According to the report of Human Rights Activists News Agency in Iran (HRANA), after the execution of at least 20 Sunni prisoners in Rajai Shahr prison, prisoners in hall 21 of ward 7 who are charged with the similar allegations but have not been sentenced to death, went on hunger strike.

On Thursday afternoon prison guards in the company of security forces raided the ward of these prisoners, and after beating them, handcuffed, shackled and blindfolded them and transferred them to the yard.

The security forces then began to search the ward and exercised deliberate and extensive destruction of their property, and even parts of the walls of the ward were demolished by security forces under the pretext of inspection.

Security forces kept them handcuffed and shackled in warm and sunny weather from 1 pm until around 7 pm, and while insulting and beating some of them, threatened them with imminent execution.

After security forces’ inspections, they isolated specifically Foad Rezazadeh and Marivan Karkuki and beat them more than the others.

It is to say that, these prisoners’ hunger strike still continues.

5 Survivors of Sunni Prisoners’ Executions Returned to the Ward

Posted on: 13th August, 2016 https://hra-news.org/en/5-survivals-sunni-prisoners-executions-returned-ward

HRANA News Agency – Five of at least 36 Sunni prisoners in Rajai Shahr prison in Karaj who had been transferred to solitary confinements on this prison’s Black Monday, were taken back to Hall 7. According to Tehran prosecutor who had claimed that 20 prisoners had been executed, the number of prisoners who had not been executed must be more than this, but still there is no news about the rest of them.

According to the report of Human Rights Activists

News Agency in Iran (HRANA), Farshid Naseri, Barzan Nasraollahzade, Seyed Jamal Seyed Mousavi, Farzad Shahnazari, and Teymoor Naderzadeh, five Sunni prisoners in Rajai Shahr prison, were taken back to Hall 7 of the Revolutionary Guards in Rajai Shahr prison 7 days after the Black Monday.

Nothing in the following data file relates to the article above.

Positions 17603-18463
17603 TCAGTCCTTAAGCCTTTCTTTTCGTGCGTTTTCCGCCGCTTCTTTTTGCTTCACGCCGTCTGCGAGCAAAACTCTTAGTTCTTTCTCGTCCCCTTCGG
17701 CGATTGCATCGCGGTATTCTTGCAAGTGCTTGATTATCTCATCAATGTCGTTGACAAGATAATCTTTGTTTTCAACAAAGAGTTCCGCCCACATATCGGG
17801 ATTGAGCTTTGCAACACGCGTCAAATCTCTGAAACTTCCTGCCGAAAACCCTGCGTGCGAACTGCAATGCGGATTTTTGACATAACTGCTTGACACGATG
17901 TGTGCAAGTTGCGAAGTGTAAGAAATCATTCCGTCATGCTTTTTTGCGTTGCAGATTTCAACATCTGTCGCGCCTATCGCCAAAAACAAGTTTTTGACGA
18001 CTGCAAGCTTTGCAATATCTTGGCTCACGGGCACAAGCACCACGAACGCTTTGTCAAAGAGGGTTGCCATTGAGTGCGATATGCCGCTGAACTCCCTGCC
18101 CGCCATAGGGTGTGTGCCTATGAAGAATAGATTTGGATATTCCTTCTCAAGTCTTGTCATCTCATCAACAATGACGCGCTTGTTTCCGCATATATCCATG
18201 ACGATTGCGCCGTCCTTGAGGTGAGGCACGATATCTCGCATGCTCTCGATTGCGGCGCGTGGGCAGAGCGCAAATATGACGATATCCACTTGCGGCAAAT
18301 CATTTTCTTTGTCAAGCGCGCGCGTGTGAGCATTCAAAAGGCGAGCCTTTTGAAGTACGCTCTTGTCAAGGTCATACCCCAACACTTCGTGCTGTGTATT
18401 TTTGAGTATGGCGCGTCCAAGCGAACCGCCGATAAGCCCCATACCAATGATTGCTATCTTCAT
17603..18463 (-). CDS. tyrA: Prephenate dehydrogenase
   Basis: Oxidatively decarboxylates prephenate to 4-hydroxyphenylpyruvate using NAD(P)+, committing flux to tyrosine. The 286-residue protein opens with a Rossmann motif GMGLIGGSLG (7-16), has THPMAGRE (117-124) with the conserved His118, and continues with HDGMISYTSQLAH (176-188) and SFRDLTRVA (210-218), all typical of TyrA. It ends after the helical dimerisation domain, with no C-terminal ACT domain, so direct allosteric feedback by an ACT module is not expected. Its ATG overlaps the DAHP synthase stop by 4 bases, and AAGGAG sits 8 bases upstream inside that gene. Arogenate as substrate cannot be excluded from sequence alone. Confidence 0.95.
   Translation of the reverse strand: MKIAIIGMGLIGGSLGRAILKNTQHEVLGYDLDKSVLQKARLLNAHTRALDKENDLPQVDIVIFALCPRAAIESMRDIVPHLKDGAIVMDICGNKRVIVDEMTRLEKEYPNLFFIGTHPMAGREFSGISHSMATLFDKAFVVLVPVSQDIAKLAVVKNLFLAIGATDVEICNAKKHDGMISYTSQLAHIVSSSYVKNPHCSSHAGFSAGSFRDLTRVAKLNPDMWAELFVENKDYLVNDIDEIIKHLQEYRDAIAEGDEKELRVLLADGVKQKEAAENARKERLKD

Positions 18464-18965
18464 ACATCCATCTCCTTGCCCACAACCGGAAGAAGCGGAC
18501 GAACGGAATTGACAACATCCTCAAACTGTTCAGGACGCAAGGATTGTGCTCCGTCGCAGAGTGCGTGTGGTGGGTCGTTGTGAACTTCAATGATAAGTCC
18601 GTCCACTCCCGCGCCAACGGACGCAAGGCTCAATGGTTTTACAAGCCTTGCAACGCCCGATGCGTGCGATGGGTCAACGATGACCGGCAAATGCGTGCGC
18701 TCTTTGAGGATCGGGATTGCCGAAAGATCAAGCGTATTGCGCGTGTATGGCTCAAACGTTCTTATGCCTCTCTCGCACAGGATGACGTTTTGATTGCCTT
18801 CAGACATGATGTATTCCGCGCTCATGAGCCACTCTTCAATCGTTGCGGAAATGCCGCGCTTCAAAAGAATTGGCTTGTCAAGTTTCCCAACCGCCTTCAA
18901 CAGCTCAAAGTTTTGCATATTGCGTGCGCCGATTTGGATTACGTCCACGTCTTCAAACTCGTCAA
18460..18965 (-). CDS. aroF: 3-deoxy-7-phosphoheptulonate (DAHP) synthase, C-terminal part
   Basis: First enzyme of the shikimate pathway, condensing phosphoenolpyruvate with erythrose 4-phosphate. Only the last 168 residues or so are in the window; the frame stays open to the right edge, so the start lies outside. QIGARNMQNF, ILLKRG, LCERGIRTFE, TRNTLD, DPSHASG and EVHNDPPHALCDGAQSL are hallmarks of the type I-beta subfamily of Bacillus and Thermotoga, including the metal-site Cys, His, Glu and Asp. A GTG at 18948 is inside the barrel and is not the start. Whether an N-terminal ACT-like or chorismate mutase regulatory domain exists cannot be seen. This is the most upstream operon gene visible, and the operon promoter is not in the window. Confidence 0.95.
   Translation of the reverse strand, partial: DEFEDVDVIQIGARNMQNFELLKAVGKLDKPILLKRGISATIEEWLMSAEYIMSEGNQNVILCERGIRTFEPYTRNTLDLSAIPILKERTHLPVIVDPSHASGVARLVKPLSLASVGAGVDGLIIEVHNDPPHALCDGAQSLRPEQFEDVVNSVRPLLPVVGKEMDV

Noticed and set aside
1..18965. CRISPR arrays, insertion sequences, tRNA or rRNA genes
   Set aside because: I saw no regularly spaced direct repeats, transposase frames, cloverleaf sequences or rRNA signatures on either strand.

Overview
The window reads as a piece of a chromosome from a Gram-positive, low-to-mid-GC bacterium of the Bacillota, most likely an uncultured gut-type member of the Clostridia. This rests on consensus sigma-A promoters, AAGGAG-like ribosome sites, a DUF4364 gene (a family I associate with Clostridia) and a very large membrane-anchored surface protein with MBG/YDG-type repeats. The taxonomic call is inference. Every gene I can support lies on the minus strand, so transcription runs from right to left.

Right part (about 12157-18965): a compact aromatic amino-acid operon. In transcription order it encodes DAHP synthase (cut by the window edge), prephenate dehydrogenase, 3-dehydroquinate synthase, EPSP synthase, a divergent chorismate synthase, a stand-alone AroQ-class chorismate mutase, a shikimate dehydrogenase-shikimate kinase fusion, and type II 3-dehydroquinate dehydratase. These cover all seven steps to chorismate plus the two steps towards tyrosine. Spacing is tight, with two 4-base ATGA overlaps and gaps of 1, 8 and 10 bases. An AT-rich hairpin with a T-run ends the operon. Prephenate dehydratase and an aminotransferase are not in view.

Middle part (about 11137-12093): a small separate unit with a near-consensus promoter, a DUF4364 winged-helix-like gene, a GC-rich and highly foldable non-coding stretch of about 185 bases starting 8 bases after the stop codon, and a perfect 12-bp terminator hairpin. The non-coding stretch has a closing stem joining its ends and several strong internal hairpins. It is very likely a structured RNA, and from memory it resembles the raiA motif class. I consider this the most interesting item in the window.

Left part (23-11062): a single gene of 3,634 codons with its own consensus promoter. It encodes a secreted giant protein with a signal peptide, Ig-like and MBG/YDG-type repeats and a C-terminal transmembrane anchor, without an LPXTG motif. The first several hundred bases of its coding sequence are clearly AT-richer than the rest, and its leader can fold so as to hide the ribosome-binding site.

On Monday, August 1, at least 36 death row Sunni prisoners in Hall 10 of Rajai Shahr prison, were taken to solitary confinement in handcuffs, shackles and blindfolded under strict security measures and at least 20 of them were executed.

Despite revealing the identity of five of these prisoners who were not hanged, yet there is no information about the fate and identity of the other possible survivals.

Properties of Executed Sunni Prisoners Treated as “War Booty”

Posted on: 13th August, 2016 https://hra-news.org/en/properties-executed-sunni-prisoners-treated-war-booty

HRANA News Agency – The head of Rajai Shahr prison has allowed criminal prisoners to “loot” the personal properties of executed Sunni prisoners. In response to several survivals’ protests, the prison officials said “These are the remnants of those executed as ‘war booty’ and we are free to decide about them.” However, according to the law, the belongings of the executed prisoners, belong to their heirs.

According to the report of Human Rights Activists News Agency in Iran (HRANA), the head of ward 4 of Rajai Shahr prison in Karaj had opened the entrance door of Hall 10 (former hall of Sunni prisoners) where had been sealed by welding after the prisoners had been transferred for execution, and allowed the criminal prisoners to enter and loot the stuff of the executed prisoners.

Recently, five former prisoners of this hall who had been spared for execution, after a week of solitary confinement in the ward of the Revolutionary Guards returned to the ward. When the prisoners went to their previous ward to collect their belongings and their executed friends’ belongings [to return to their families], they realized the looting by ordinary prisoners with the permission of the head of the ward.

It is reported when these prisoners asked the reason for such intentional outlawry, Mr. Shojai, head of ward four responded: “These are ‘war booty’ and it is my right to do anything I want”tehran-central-prison-300